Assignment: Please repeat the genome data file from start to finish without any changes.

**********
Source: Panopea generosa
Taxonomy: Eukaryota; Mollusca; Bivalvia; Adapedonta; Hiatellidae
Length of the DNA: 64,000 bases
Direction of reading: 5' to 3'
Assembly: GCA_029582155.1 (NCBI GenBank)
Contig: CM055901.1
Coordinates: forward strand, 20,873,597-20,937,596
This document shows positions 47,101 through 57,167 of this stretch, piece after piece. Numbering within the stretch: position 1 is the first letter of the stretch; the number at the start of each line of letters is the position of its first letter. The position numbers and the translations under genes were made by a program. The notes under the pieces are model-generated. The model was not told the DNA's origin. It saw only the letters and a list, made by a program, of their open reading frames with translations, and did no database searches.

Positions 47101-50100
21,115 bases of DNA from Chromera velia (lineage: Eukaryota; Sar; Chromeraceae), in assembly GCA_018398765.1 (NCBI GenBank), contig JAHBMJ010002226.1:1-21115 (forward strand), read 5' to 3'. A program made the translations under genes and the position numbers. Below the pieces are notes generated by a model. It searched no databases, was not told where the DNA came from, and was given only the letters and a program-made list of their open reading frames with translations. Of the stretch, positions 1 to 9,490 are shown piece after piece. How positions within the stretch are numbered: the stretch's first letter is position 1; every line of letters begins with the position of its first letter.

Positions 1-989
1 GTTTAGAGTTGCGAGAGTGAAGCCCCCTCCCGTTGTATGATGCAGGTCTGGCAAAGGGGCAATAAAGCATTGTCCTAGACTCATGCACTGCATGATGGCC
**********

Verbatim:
Source: Panopea generosa
Taxonomy: Eukaryota; Mollusca; Bivalvia; Adapedonta; Hiatellidae
Length of the DNA: 64,000 bases
Direction of reading: 5' to 3'
Assembly: GCA_029582155.1 (NCBI GenBank)
Contig: CM055901.1
Coordinates: forward strand, 20,873,597-20,937,596
This document shows positions 47,101 through 57,167 of this stretch, piece after piece. Numbering within the stretch: position 1 is the first letter of the stretch; the number at the start of each line of letters is the position of its first letter. The position numbers and the translations under genes were made by a program. The notes under the pieces are model-generated. The model was not told the DNA's origin. It saw only the letters and a list, made by a program, of their open reading frames with translations, and did no database searches.

Positions 47101-50100
21,115 bases of DNA from Chromera velia (lineage: Eukaryota; Sar; Chromeraceae), in assembly GCA_018398765.1 (NCBI GenBank), contig JAHBMJ010002226.1:1-21115 (forward strand), read 5' to 3'. A program made the translations under genes and the position numbers. Below the pieces are notes generated by a model. It searched no databases, was not told where the DNA came from, and was given only the letters and a program-made list of their open reading frames with translations. Of the stretch, positions 1 to 9,490 are shown piece after piece. How positions within the stretch are numbered: the stretch's first letter is position 1; every line of letters begins with the position of its first letter.

Positions 1-989
1 GTTTAGAGTTGCGAGAGTGAAGCCCCCTCCCGTTGTATGATGCAGGTCTGGCAAAGGGGCAATAAAGCATTGTCCTAGACTCATGCACTGCATGATGGCC